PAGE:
Randy “nanonoko” Lew is one of the most profitable, and well-known online poker players in the game today. Lew started out his online poker career like many other did, simply dabbling in cash games and figuring out the “how to” of online poker. Lew now consistently achieves the Supernova Elite status on the massive online poker site PokerStars, and is also a member of the Team PokerStars Poker pros. Lew was stuck in a tough spot after Black Friday though, as he could no longer play the game that was actually his full time job, and he ended up moving to Canada in order to continue playing.
This past week though, Lew decided to dabble a bit more in the live tournament circuit, and found himself at the Asia Pacific Poker Tour (APPT) Macau’s Main Event. The event drew in some big names from the poker world, including one of the biggest in Phil Ivey, who was sent home during Day 2 of the action. While Lew has played over 5 million online poker hands since August of 2008, he was not nearly as used to playing on the live tournament circuit, so it was a different feel you could assume.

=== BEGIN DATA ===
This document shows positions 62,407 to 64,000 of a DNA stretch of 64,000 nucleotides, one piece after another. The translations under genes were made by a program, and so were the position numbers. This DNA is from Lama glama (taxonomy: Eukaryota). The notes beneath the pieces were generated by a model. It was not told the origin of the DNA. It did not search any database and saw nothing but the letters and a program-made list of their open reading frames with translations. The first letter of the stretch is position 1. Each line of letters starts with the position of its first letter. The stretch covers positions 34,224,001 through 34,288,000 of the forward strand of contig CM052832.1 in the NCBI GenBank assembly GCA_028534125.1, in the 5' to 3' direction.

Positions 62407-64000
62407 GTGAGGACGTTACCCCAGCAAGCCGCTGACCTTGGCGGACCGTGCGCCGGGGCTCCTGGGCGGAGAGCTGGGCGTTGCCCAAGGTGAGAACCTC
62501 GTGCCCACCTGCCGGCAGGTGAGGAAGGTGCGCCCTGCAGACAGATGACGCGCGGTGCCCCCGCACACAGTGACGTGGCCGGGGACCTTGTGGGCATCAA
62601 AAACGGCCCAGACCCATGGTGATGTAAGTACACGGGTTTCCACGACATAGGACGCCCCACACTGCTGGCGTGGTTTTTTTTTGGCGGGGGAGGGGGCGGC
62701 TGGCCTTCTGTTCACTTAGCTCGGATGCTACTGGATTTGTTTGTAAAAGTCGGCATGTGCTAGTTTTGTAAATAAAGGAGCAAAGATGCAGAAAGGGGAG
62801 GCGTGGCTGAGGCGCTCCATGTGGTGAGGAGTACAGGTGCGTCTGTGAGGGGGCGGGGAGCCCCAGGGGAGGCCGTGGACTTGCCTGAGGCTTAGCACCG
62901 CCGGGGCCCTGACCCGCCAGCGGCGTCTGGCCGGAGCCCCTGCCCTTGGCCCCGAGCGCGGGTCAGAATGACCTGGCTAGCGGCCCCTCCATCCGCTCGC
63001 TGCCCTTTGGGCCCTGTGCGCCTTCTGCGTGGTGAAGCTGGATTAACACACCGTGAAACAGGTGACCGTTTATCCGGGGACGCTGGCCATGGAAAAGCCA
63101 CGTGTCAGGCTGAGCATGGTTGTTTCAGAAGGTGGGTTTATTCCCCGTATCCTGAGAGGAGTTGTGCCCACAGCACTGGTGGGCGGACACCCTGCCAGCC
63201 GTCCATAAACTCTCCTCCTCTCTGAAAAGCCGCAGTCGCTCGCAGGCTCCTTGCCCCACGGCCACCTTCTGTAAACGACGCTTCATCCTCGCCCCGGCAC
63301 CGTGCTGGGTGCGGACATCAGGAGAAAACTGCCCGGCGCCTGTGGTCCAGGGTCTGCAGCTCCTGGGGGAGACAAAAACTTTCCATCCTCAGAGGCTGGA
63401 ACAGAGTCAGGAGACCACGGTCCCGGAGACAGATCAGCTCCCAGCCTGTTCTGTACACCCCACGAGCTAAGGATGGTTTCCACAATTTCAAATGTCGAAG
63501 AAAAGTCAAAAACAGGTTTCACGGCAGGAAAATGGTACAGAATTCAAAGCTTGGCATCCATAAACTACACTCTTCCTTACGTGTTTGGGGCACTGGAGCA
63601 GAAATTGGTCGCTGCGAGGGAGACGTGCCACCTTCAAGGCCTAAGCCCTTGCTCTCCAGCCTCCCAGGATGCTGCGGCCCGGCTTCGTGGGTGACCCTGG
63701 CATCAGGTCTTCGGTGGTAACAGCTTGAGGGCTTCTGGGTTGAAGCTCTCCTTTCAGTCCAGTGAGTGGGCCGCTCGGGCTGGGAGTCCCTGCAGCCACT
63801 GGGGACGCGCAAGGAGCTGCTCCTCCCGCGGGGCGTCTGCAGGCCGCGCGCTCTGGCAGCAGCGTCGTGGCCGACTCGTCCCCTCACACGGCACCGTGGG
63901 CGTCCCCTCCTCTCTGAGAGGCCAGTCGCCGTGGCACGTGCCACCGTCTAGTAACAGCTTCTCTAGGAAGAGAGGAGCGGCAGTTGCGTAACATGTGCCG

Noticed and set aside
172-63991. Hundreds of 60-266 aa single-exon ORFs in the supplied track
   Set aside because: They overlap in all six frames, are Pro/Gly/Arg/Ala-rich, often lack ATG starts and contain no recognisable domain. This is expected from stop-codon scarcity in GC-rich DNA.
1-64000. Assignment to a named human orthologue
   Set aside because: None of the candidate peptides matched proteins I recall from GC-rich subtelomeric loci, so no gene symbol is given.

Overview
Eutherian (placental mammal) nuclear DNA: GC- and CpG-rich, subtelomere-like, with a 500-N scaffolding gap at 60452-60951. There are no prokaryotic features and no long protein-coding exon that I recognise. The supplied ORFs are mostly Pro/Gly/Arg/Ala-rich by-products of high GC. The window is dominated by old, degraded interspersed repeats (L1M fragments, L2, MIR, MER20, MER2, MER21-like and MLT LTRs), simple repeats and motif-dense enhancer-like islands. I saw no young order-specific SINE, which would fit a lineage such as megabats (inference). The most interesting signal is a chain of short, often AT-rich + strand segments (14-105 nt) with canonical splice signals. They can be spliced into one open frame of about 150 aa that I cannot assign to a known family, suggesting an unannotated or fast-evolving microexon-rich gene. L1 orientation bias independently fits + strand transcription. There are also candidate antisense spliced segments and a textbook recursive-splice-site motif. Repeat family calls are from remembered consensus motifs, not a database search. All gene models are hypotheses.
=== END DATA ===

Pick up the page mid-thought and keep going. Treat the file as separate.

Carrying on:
Fortunately, Lew knows the game of poker incredibly well, and he found himself heading into the final table of the event. Lew was nearly sent home in 9th though, as he was all in with his Queens and was able to hit the third queen to give him a nice double up and send him to the final table against the pocket Aces of David Steicke. He had his work cut out for him though, as he started the final table with the fewest chips out of any of the players at the table, and had some building to do in order to become a serious contender.
He did what he does best at the final table though, and found himself grinding it out and building up his stack over time. When all was said and done it was him against Jimmy Pan for the heads up match, and he had a slight advantage to start the action. A few hands later, Lew found himself at risk with pocket sixes, and was against two over cards in the A-9 that Pan was holding. Lew hit a six to give himself a set, and grabbed the chip lead back. He went on to hold off his opponent from any type of comeback, and took down the grand prize of $484,617. Pan got a nice prize for his efforts as well, and he went home with $304,106.